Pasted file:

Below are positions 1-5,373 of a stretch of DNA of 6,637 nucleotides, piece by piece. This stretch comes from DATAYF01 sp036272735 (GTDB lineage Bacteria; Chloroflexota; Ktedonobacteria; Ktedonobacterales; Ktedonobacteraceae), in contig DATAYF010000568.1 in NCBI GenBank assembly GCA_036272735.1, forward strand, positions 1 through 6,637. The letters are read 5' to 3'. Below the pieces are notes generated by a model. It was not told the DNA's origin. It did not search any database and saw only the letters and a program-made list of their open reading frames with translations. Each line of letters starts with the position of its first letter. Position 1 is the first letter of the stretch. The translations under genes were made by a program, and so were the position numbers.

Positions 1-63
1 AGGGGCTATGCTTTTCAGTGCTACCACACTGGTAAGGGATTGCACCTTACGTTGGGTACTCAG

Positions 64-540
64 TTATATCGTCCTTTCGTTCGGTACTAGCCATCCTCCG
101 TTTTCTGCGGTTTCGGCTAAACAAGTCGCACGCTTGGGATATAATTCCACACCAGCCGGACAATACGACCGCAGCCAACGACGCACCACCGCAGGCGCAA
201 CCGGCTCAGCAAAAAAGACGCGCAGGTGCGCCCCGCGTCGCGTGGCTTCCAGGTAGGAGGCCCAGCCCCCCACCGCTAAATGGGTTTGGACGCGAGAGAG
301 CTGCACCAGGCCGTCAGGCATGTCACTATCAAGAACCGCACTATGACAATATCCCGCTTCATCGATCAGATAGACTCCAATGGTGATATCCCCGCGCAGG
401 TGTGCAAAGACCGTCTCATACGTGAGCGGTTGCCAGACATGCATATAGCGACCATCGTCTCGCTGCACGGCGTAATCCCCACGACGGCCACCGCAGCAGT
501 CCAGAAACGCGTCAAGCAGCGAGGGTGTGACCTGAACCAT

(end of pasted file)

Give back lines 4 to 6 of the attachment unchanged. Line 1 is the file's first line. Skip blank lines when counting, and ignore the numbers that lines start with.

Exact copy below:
Positions 64-540
64 TTATATCGTCCTTTCGTTCGGTACTAGCCATCCTCCG
101 TTTTCTGCGGTTTCGGCTAAACAAGTCGCACGCTTGGGATATAATTCCACACCAGCCGGACAATACGACCGCAGCCAACGACGCACCACCGCAGGCGCAA